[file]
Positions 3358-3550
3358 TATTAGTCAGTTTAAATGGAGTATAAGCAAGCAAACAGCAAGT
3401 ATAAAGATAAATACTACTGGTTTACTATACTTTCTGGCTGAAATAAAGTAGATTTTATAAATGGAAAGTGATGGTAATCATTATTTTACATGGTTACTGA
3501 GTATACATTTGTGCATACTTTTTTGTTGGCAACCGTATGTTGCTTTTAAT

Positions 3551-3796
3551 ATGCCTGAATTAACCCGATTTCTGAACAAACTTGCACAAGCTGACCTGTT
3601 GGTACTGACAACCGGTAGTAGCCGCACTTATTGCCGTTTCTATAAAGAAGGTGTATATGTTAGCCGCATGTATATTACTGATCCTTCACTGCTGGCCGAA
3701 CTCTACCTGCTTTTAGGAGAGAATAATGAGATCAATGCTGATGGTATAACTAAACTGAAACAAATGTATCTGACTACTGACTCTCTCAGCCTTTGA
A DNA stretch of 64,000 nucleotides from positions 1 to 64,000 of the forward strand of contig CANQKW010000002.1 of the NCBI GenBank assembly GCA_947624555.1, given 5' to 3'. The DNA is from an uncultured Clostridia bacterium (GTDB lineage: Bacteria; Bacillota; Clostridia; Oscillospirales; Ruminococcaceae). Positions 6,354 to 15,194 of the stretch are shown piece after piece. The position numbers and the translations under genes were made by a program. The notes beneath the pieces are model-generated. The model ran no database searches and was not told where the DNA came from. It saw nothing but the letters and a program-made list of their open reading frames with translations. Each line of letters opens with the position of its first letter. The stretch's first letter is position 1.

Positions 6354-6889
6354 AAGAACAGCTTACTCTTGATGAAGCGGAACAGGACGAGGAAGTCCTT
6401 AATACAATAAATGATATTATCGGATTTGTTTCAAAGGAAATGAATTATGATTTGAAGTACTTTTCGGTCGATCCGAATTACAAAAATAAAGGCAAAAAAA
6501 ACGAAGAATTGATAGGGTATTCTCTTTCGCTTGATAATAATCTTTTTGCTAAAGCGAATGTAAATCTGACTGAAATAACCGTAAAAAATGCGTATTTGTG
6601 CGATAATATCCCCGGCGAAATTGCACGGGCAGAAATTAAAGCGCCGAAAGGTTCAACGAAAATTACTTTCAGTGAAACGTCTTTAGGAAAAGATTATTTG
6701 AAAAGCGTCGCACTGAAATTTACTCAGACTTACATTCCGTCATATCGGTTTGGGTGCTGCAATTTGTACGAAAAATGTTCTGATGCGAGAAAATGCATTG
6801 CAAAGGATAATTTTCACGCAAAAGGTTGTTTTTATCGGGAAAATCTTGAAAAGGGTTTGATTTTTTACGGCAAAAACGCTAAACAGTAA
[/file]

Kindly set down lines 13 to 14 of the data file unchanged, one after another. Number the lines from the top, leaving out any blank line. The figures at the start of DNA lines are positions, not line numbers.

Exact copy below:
6501 ACGAAGAATTGATAGGGTATTCTCTTTCGCTTGATAATAATCTTTTTGCTAAAGCGAATGTAAATCTGACTGAAATAACCGTAAAAAATGCGTATTTGTG
6601 CGATAATATCCCCGGCGAAATTGCACGGGCAGAAATTAAAGCGCCGAAAGGTTCAACGAAAATTACTTTCAGTGAAACGTCTTTAGGAAAAGATTATTTG